[Event "FIDE World Cup 2013"] [Site "Tromso NOR"] [Date "2013.08.13"] [Round "1.4"] [White "Kamsky, Gata"] [Black "Lou, Yiping"] [Result "1/2-1/2"] [ECO "D03"] [WhiteElo "2741"] [BlackElo "2484"] [PlyCount "176"] [EventDate "2013.08.11"] [Source "Chess Today"] [SourceDate "2013.08.13"] 1. d4 Nf6 2. Nf3 g6 3. Bg5 Bg7 4. Nbd2 d5 5. e3 O-O 6. Be2 c5 7. c3 Qb6 8. Qb3 c4 9. Qa3 Nc6 10. b3 cxb3 11. axb3 Re8 12. b4 h6 13. Bh4 e5 14. b5 exd4 15. cxd4 Ne7 16. O-O Nf5 17. Bxf6 Bxf6 18. Bd3 Nd6 19. Rfb1 Be6 20. Nb3 Nc4 21. Qc1 Be7 22. Nbd2 Rac8 23. Qd1 Bf8 24. h3 Rc7 25. Qa4 Nxd2 26. Nxd2 Rc3 27. Rb3 Rec8 28. Rxc3 Rxc3 29. Bf1 Qc7 30. Nf3 Rc2 31. Ne1 Rc1 32. Nd3 Rxa1 33. Qxa1 b6 34. Nf4 Bd6 35. Nxe6 fxe6 36. h4 h5 37. Bd3 Kg7 38. Qb1 Qf7 39. Qc2 Be7 40. g3 Bf6 41. Qc6 Qe7 42. Qc2 Qf7 43. Qc8 Qe7 44. Qc6 Qf7 45. Bf1 Qe7 46. Bh3 Kf7 47. Qc8 Bg7 48. Kh2 Bf6 49. Kg2 Bg7 50. g4 hxg4 51. Bxg4 Bf6 52. Kh3 e5 53. dxe5 Qxe5 54. Qd7+ Be7 55. Kg2 d4 56. exd4 Qe4+ 57. Kg3 Qd3+ 58. Bf3 Qa3 59. Kg4 Qd6 60. Qxd6 Bxd6 61. Be4 Bb4 62. f4 Kf6 63. d5 Bd6 64. f5 gxf5+ 65. Bxf5 Ke5 66. Be6 Bb4 67. Bf7 Bc5 68. Bg8 Bb4 69. Kg5 Be7+ 70. Kh5 Kf5 71. Bf7 Ke5 72. Be6 {The tragedy of one tempo In opposite colored bishop endings positional considerations are often more important than material:} Kf4 $2 {A step in the wrong direction.} (72... Kd6 {draws due to the counterplay on the queenside:} 73. Kg4 Kc5 74. Bd7 Kxd5 75. h5 Ke5 76. h6 Kf6 77. Kh5 Bc5 $11) 73. d6 $3 { Kamsky seizes the moment to break the blockade forcefully.} Bxd6 (73... Bd8 { is met by} 74. Bc8 Ke5 75. d7 Kd6 76. Kg4 Ke5 77. Bb7 Kf6 78. h5 Kg7 79. Kf5 Kh6 80. Bf3 $18) 74. Kg6 Ke5 75. Bh3 $2 {But this loses one all important tempo.} (75. Bc8 $1 {wins, e.g.} Kd4 (75... a5 76. bxa6 Bb8 77. h5 $18) (75... Bc5 76. h5 a5 77. bxa6 b5 78. h6 Kd6 79. h7 Bd4 80. a7 $18) 76. h5 Kc5 77. Ba6 {Now Black's counterplay is stopped for good.} Kd5 78. h6 Ke6 79. Kg7 $18) 75... Bc5 76. h5 (76. Bc8 Kd6 77. Kf7 a5 78. bxa6 b5 79. h5 Kc7 80. Be6 Kb6 $11 ) 76... Bd4 77. h6 Kd6 78. Kf7 ({Black's king is now in time after} 78. Bc8 Ke7 79. h7 Kf8 $11) 78... a5 $1 {Black must get counterplay immediately to overload White's bishop.} 79. bxa6 (79. h7 $2 {even loses to} a4 80. Be6 Kc5 81. Ke7 a3 82. Ba2 Kxb5 83. Kd6 Kb4 84. Kd5 Bh8 85. Kc6 b5 86. Bg8 Ka4 $19) 79... b5 80. h7 (80. Bf1 Kc6 81. Ke6 b4 82. Bc4 Kb6 83. Kd5 Bh8 84. Ke4 b3 85. Kd3 b2 $11) 80... Kc7 $1 {The right path as} (80... Kc6 $2 {runs into} 81. Bd7+ Kxd7 82. a7 $18) 81. Bf1 b4 $1 {Now White's bishop can not protect the a-pawn and stop Black's b-pawn on one and the same diagonal.} (81... Kb6 $2 82. Bxb5 Kxb5 83. a7 $18) 82. Ke6 (82. Kg8 Kb6 83. h8=Q Bxh8 84. Kxh8 b3 85. Bd3 b2 86. Kg7 b1=Q 87. Bxb1 Kxa6 $11) 82... b3 83. Kd5 b2 84. Bd3 (84. a7 b1=Q 85. a8=Q Qxh7 86. Kxd4 Qd7+ $11) 84... Bh8 85. Kc5 Bg7 86. Be4 Kb8 87. Kb6 Bd4+ 88. Kb5 Ka7 (88... Ka7 89. Bd3 Bh8 90. Kc6 b1=Q 91. Bxb1 Kxa6 $11) 1/2-1/2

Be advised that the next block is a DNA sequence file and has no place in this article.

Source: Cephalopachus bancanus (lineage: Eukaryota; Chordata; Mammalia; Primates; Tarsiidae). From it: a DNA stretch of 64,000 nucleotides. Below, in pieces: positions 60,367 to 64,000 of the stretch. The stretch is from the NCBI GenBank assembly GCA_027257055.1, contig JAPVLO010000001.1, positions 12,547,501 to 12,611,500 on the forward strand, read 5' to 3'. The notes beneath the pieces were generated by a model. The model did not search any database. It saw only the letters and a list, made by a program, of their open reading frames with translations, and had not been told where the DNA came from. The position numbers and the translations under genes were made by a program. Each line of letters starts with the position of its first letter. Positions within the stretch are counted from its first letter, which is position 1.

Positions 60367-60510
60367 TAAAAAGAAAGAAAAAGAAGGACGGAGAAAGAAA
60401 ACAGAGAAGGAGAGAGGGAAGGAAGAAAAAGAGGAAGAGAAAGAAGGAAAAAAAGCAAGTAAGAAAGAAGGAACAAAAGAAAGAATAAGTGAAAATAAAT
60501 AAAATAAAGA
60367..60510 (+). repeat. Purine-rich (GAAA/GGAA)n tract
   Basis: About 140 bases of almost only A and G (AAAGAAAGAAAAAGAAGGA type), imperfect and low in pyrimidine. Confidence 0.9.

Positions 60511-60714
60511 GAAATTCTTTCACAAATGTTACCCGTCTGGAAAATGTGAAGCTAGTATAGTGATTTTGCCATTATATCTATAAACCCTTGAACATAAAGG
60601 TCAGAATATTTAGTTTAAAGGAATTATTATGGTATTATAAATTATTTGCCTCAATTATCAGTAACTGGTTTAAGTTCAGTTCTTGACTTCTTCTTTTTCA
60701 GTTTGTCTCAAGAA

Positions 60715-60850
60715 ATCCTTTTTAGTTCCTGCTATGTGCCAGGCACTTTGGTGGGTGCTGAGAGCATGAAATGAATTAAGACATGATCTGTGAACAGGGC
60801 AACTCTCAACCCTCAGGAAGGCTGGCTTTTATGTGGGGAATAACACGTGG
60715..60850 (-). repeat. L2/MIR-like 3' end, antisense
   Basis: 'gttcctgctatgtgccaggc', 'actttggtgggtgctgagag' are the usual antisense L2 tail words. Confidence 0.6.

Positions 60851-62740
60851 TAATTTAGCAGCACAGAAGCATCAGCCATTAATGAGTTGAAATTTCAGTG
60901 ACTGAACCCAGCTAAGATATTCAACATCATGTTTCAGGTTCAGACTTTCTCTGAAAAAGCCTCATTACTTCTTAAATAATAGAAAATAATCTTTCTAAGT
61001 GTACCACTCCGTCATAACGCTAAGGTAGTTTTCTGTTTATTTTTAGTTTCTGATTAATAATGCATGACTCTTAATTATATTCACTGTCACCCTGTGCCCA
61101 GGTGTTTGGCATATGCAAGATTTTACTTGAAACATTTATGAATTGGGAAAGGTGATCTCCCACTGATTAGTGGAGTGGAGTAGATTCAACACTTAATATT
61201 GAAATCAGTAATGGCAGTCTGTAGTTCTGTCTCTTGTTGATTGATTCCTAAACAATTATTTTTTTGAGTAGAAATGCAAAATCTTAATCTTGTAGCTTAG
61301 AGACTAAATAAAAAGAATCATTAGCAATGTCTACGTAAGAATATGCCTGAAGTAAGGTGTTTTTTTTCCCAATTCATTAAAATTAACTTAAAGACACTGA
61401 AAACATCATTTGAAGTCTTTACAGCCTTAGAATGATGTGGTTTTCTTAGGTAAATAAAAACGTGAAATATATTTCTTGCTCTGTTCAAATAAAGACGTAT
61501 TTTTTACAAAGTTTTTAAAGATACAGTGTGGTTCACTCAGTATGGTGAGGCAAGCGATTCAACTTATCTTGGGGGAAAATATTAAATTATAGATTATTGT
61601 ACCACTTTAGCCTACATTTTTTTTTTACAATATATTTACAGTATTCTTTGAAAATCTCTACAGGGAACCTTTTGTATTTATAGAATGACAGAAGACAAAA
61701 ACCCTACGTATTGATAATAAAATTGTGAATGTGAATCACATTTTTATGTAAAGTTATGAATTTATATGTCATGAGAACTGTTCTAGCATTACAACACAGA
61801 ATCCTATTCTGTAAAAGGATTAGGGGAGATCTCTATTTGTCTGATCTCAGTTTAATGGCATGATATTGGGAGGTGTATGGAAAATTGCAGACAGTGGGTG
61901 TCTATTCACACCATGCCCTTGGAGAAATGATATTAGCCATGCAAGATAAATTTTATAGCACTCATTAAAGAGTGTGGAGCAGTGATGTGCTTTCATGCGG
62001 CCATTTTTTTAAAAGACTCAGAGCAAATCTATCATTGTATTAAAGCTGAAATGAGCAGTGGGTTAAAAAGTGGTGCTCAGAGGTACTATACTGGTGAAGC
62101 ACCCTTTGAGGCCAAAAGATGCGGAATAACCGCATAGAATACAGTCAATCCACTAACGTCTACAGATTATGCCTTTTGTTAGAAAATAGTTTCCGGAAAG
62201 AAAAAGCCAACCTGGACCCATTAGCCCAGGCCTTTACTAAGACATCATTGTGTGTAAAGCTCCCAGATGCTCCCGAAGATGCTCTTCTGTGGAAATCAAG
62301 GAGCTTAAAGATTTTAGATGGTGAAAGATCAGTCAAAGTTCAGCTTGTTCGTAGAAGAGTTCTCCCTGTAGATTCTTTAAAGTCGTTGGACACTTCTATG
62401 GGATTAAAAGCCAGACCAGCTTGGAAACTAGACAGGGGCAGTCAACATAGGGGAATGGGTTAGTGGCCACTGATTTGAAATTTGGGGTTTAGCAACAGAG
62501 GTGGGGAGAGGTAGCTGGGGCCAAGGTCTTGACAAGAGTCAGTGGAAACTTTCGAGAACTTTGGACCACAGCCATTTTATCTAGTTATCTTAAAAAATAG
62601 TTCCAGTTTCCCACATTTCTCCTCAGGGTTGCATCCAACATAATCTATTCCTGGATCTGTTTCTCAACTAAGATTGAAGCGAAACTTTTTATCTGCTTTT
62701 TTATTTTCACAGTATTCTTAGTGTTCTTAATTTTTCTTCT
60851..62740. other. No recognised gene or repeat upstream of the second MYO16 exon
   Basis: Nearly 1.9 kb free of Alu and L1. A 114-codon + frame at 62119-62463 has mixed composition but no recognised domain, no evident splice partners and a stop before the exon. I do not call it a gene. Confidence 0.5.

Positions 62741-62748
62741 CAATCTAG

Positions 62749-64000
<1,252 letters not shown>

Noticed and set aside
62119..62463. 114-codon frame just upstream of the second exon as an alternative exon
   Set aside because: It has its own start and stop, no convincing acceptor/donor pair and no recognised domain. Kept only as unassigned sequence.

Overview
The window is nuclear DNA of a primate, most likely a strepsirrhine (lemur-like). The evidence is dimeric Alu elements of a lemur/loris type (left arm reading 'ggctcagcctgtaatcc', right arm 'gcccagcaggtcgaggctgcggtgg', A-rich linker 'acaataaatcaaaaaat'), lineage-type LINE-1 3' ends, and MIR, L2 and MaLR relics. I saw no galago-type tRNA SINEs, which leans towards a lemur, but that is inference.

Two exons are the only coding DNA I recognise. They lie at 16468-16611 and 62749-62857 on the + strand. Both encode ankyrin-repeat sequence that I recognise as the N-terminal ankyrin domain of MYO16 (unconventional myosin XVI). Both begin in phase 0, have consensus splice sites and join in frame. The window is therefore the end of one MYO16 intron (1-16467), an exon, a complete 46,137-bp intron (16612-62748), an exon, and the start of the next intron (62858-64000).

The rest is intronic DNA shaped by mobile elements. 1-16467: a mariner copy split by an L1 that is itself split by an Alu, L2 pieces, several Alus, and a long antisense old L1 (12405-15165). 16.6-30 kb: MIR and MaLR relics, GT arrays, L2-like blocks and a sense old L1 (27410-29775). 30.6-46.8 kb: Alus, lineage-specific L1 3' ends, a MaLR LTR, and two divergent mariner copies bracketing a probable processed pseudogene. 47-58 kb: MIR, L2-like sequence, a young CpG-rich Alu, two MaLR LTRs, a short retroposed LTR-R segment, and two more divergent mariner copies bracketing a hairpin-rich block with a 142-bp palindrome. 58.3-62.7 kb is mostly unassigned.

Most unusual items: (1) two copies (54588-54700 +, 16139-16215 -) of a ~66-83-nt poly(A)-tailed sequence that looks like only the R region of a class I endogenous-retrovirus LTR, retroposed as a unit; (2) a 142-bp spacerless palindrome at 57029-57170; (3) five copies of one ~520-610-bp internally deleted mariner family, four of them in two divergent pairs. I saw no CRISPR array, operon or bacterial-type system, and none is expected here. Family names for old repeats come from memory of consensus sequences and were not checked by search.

Tomashevsky's Tomahawk

Even in the endgame mating motifs in the middle of the board do occur: